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McDonald's Should Fear Its Franchisees

Stephen Mihm, an associate professor of history at the University of Georgia, is a contributor to the Bloomberg View. Follow him on Twitter at @smihm.
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After much anticipation, the newly installed chief executive officer of McDonald's, Steve Easterbrook, has announced a sweeping turnaround plan aimed at cutting annual costs by around $300 million at the struggling fast-food behemoth. Wall Street was unimpressed: the stock fell after Easterbrook made his announcement.

But a far important constituency is also grumbling: the franchisees who own most of the outlets. Many have already expressed skepticism about Easterbrook’s leadership, complaining that McDonald's was imposing new burdens, products and obligations without any understanding of the strain the changes will place on franchise owners.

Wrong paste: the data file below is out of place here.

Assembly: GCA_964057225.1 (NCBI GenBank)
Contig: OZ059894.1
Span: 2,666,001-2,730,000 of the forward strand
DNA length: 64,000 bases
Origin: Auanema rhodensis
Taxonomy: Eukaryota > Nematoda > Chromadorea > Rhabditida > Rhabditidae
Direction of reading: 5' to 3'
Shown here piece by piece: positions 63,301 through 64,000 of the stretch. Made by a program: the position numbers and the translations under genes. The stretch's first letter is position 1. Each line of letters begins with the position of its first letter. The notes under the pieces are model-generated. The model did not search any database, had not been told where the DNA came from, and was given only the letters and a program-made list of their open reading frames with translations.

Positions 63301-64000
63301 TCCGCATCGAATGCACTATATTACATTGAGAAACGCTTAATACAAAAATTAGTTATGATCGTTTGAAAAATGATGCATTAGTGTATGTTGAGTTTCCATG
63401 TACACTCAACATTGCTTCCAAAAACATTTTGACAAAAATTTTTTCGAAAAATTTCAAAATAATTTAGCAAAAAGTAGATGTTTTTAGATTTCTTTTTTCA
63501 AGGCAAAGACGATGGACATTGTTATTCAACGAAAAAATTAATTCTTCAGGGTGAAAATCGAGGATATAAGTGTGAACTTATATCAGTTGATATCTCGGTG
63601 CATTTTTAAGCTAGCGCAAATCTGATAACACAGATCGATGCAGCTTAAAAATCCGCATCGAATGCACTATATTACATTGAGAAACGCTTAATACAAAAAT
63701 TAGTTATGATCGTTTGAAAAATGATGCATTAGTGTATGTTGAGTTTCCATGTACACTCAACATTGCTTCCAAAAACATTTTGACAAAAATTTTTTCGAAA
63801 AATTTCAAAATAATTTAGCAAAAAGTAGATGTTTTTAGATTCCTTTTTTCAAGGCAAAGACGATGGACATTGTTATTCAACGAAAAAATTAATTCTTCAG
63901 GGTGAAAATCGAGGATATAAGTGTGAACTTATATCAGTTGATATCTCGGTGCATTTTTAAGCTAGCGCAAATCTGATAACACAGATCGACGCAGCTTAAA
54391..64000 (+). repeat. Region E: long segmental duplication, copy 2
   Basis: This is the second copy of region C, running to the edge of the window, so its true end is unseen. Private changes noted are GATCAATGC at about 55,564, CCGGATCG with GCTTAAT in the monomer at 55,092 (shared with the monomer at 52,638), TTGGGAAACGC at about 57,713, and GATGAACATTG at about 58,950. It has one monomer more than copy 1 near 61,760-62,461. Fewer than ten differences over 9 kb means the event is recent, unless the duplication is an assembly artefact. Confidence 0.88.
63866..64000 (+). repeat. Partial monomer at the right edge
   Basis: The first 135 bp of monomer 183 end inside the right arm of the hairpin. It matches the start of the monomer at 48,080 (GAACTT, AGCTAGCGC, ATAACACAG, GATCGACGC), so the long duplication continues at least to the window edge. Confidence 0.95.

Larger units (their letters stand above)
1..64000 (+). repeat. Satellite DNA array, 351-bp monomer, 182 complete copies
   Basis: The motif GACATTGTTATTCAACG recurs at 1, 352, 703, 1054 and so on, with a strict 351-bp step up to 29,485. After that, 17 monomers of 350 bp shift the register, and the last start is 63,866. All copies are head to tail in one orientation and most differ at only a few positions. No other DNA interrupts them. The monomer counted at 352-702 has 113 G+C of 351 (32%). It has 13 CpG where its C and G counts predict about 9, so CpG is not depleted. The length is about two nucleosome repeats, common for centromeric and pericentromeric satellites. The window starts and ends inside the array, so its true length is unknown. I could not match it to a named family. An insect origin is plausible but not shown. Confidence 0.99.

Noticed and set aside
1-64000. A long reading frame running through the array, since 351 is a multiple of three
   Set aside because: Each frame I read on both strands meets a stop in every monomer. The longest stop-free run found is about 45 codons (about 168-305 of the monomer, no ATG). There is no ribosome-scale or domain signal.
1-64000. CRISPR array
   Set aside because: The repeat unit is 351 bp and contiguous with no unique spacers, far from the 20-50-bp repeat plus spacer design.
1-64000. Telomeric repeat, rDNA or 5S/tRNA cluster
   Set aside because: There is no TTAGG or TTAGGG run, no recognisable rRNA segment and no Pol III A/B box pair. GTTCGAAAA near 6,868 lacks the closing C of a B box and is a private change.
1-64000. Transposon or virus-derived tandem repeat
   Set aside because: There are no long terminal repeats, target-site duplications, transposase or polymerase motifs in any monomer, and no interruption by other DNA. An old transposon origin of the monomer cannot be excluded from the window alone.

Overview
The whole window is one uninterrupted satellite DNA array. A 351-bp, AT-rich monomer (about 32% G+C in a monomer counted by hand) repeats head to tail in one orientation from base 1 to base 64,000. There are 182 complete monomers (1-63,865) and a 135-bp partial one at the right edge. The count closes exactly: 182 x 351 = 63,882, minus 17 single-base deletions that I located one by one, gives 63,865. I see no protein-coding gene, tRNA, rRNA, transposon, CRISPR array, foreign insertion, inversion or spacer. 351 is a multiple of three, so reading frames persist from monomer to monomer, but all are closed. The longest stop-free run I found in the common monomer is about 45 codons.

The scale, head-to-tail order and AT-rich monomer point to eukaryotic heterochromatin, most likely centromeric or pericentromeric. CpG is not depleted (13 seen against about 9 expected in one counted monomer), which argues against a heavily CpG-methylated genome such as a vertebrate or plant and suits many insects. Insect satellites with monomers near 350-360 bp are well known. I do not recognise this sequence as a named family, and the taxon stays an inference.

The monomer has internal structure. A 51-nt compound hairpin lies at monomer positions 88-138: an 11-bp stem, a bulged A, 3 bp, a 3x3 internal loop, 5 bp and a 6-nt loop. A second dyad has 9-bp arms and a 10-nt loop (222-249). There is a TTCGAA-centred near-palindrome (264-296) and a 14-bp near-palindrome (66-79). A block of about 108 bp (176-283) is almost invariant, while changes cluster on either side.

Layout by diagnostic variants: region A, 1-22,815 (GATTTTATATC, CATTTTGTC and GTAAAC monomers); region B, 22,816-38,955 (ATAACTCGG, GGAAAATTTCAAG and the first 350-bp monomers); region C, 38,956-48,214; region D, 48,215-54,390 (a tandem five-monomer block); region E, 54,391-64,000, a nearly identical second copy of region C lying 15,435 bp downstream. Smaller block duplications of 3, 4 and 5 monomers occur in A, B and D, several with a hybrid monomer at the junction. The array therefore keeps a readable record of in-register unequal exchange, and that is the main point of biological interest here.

There’s little evidence that Easterbrook's plans to turn McDonald's into a "modern, progressive burger company" -- which include selling 3,500 of the restaurants it owns -- allayed the concerns of the franchise owners, who have experienced falling sales in many parts of the world.

Easterbrook's plan seemed largely aimed at creating value for shareholders, not helping franchisees. The vexed history of franchising suggests it may be a mistake to disregard this constituency.

Franchises have been around in different forms for centuries: the word derives from the Middle English fraunchise, meaning a freedom or privilege.  At first a franchise was something that a ruler would confer upon some subject -- such as the right to collect tolls -- in exchange for a fee or cut of the proceeds.

Businesses eventually adopted the franchise model as a way of outsourcing distribution. The Singer Sewing Machine Company helped pioneer the practice in the 1850s, selling the exclusive “right” to market the company’s goods in a given sales territory.

This would later be expanded to other goods and services in the early 20th century, when companies as diverse as General Motors and A&W Root Beer sold the rights to market their products to franchisees. But there was limited oversight. A & W stores, for example, did not resemble one another in any way, save for the presence of the root beer and the trademarks.